She is a jury member of international short prose competition Lapis Histrae and a member of RiLit, a non-formal group of writers from Rijeka. Her new novel “Maksimum jata” (Flock’s maksimum) is recently published.

CM extensions

Film festivals in Croatia

The Croatian Audiovisual Centre currently co-finances 59 film festivals and other audiovisual events. These serve various functions: they are particularly important for promoting Croatian audiovisual creation and serve as a platform for screening artistic content and non-commercial film forms, which makes them relevant on a local, regional, national and, in some cases, international level.


The Little Black Egg: a punk excursion to Croatia

"It’s called Rijecki Novi Val. (Novi Val is Croatian for New Wave.) This is one of the best collections of anything I ever acquired. Punk and New Wave were huge in the Balkans. I said it once, and I’ll say it again: the ex-YU countries are responsible for the some of the best punk music made anywhere."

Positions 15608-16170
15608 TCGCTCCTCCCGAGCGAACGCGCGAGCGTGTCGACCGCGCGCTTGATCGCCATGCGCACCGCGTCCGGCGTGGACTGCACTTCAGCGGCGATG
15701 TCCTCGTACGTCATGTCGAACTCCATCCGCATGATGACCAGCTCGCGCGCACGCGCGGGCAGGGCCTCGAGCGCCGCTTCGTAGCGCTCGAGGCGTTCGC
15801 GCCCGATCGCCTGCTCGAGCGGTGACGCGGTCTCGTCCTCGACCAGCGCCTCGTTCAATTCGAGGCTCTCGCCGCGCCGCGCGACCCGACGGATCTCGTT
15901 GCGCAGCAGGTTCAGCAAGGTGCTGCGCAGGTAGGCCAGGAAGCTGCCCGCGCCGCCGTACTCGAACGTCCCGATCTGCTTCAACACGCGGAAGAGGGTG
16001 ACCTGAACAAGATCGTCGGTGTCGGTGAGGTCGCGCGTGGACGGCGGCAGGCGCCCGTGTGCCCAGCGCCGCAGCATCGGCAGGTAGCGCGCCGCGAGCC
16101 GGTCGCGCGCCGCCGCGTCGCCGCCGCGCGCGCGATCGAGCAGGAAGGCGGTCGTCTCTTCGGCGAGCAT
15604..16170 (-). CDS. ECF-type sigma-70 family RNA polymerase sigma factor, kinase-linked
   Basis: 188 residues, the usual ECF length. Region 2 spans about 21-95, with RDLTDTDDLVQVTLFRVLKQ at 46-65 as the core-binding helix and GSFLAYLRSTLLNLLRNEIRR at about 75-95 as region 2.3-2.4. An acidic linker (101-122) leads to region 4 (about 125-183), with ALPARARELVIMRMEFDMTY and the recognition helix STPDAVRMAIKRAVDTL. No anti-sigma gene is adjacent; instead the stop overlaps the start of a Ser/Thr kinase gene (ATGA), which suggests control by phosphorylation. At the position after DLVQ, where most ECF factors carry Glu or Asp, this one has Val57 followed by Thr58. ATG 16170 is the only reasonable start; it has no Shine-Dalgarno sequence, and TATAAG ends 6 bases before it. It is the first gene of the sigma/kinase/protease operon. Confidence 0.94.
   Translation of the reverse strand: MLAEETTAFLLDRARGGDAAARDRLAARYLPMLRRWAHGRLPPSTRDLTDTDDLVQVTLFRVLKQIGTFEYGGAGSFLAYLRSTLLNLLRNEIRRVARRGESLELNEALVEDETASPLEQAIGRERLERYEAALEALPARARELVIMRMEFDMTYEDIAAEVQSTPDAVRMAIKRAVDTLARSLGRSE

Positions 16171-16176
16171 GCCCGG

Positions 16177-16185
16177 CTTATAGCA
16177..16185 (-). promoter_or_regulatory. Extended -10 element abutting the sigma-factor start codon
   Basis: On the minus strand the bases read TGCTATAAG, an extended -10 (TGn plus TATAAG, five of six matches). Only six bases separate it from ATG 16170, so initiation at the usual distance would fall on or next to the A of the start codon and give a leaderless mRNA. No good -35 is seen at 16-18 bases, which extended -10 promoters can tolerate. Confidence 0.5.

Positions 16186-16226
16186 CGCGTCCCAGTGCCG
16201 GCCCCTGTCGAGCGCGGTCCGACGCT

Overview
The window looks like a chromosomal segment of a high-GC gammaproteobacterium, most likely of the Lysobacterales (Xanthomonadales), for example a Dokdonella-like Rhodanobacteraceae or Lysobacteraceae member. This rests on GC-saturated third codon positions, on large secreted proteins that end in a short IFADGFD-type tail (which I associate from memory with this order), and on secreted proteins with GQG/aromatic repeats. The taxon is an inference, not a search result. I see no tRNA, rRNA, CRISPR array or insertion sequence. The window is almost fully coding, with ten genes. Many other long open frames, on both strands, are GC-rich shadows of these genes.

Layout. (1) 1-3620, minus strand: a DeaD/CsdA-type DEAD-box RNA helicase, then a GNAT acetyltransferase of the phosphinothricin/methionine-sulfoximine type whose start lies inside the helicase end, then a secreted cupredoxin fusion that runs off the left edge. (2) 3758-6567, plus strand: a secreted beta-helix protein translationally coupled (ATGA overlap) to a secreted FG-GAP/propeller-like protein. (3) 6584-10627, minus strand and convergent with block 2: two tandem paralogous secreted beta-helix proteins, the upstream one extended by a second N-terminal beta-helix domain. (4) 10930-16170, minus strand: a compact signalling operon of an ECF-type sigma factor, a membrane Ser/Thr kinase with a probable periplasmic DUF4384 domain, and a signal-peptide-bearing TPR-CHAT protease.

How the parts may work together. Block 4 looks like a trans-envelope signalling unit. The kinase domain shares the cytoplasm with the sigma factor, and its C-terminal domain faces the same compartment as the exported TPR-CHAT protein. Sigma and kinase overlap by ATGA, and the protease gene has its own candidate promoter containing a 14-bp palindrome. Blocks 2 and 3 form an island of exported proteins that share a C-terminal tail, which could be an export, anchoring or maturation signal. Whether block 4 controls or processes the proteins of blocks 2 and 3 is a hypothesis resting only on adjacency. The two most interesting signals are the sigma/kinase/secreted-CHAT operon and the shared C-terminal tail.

An interview with Zdenko Franjić

Starting out in 1987, Croatian record label Slusaj Najglasnije! (or Listen Loudest!) documented many of Croatia’s greatest bands, including Majke, Hali Gali Halid, Satan Panonski, Bambi Molestors, and many others. Over time, Listen Loudest! evolved, and today releases music from artists the world around. The mastermind behind Listen Loudest, Zdenko Franjic, has been kept his label/life mission together for over thirty years without a break.


20 Essential Films for an Introduction to Yugoslavian Cinema

Once upon a time there was a country, and that country made films. The films produced in the former Yugoslavia remain fascinating for anyone interested in the country or in films. This list is by no means definitive, for Yugoslav cinema is too rich and varied for that. It is rather, a primer for those unfamiliar with the region, the best bits from each era and each generation.


Croatian Sites on UNESCO World Heritage Tentative List

A little know fact is that Croatia, together with Spain, have the most cultural and historical heritage under the protection of UNESCO, and Croatia has the highest number of UNESCO intangible goods of any European country.